Students qualifying for the scholarship are those on an Individualized Education Program (IEP), prior to the application request, and those who have spent the previous school year in attendance at an Oklahoma public school by being reported by a school district for funding purposes during that year.

Upon receipt of approval for the Lindsey Nicole Henry Scholarship, parents must formally withdraw their child from the public school district where he/she is enrolled. Failure to withdraw the child from the district may affect eligibility status to receive the scholarship.


How to apply

  1. The parent must choose an approved private school (click link below).

  2. The Scholarship Application must be submitted by December 1 of the year that parent/guardian is seeking the scholarship (click here for application). The parent/guardian sends the application to the State Department of Education by mail or fax, with the required documentation. All applications received after December 1 are processed for the next school year.

  3. The application process must be completed and submitted to the State Department of Education for each year the parent/guardian chooses to participate in Lindsey Nicole Henry Scholarship.

To apply for renewal of the scholarship, submit a current Lindsey Nicole Henry Scholarship application to the State Department of Education in June or July, prior to the beginning of the next academic year.  If the application is received and/or approved after the current school year begins, the scholarship is pro-rated after the date of approval by the State Department of Education. 

If the parent/legal guardian of a child receiving the Lindsey Nicole Henry Scholarship fails to submit a renewal application by December 1 of each year, the scholarship will be terminated.

Send the completed application by fax to (405) 522-2380 or mail it to:

Oklahoma State Department of Education, Special Education Services
Attn: Stacy Eden
2500 N. Lincoln Blvd
Oklahoma City, OK 73105

For assistance with scholarship applications or questions about the Lindsey Nicole Henry Scholarship for Students with Disabilities, please contact Stacy Eden at the State Department of Education at (405) 521-4876. 


Students in foster care, adopted from foster care and in custody of OJA

In 2017, the Lindsey Nicole Henry Scholarship was expanded to serve foster children, children adopted from foster care and children in custody of the Office of Juvenile Affairs.

Students are eligible if they have an “individualized services plan,” which all foster children are supposed to receive within 30 days of being removed from home. 


Lindsey Nicole Henry Scholarship, State Department of Education -

List of Approved Lindsey Nicole Henry Scholarship Private Schools -

Lindsey Nicole Henry Scholarship Application -

Lindsey Nicole Henry Scholarship Snapshot -

In-District, Out-of-District and Emergency Transfers

In-District Transfers

In-District transfers allow parents, who reside in a school district, to apply to have their child attend any of the schools within the school district. Approval depends on space available and according to the enrollment procedures for each school district.  District policies, timelines and procedures are available on each school district’s website.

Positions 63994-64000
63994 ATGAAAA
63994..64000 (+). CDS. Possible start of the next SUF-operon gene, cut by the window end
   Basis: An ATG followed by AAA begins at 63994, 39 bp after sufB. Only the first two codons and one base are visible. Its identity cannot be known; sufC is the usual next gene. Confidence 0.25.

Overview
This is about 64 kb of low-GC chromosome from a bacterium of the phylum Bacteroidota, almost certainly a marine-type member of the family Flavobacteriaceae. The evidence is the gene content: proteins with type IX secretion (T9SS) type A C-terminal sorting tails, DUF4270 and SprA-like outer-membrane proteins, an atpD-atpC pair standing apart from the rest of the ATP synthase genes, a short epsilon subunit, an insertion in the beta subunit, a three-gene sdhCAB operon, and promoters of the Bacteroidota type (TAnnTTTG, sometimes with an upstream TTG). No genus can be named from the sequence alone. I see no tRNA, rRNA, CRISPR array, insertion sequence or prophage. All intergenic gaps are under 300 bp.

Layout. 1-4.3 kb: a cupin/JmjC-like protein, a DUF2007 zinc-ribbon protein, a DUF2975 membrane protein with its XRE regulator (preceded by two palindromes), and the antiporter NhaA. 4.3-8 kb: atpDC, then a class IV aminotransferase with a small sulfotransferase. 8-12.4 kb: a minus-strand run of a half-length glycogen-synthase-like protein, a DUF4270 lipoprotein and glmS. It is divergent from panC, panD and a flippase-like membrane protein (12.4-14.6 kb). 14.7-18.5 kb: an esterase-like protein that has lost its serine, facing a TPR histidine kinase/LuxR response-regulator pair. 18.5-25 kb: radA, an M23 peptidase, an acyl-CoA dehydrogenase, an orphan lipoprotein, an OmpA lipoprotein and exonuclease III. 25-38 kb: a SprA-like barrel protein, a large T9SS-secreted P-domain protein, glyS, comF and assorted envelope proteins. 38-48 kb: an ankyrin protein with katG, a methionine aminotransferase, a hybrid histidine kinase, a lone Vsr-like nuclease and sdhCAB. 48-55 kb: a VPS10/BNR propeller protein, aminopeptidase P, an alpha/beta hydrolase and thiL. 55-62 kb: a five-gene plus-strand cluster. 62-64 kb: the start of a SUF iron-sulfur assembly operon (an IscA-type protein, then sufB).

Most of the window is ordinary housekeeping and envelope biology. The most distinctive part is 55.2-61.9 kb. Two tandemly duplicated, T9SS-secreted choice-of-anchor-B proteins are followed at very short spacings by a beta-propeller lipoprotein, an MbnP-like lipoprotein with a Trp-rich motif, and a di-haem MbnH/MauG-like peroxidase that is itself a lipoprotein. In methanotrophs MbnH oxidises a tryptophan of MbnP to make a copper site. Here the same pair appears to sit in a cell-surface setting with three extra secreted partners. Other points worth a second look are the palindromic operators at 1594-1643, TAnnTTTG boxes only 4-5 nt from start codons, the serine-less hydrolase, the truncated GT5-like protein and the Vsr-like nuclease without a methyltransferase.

Transfers may be revoked by the school principal if the student’s grades, attendance (absences or tardies), transportation arrangements or behavior reach unacceptable levels.

For In-District transfers, parents are responsible for transporting their child to and from school.  


In-District transfers are requested by filing a Transfer Request with the school district.  Deadlines vary by district.  Parents are not guaranteed admission to their school of choice.  Parents with multiple children must submit separate Transfer Requests for each child. Transfer requests must be renewed annually.  


Out-of-District Or Open Transfers

Out-of-District or Open Transfers allow parents, who reside in a school district, to apply to have their child attend a school outside of the district in which they reside.  Approval depends on space available and according to the enrollment procedures for each school district.  District policies, timelines and procedures are available on each school district’s website. 

For Out-of-District transfers, parents are responsible for transporting their child to and from school.  


In accordance with Oklahoma State law, parents may apply to transfer their student to a school district other than the one assigned by the location of their residence.  A State Department of Education form is completed and submitted by the following timelines and procedures. Click on the link below to access the form.

  • No later than May 31 of the school year preceding the year the transfer is desired, parent/guardian may file an Open Transfer application to the Receiving District.

  • No later than May 31 of the same year, the Receiving District must notify the resident district that a transfer application has been filed, and notification is via the Receiving District entering applications in the Wave online no later than May 31.

  • No later than July 15, the Receiving District’s board of education shall approve or deny Open Transfer applications, verified by entering the decision in the Wave online, and must notify the parent/guardian of their transfer decision.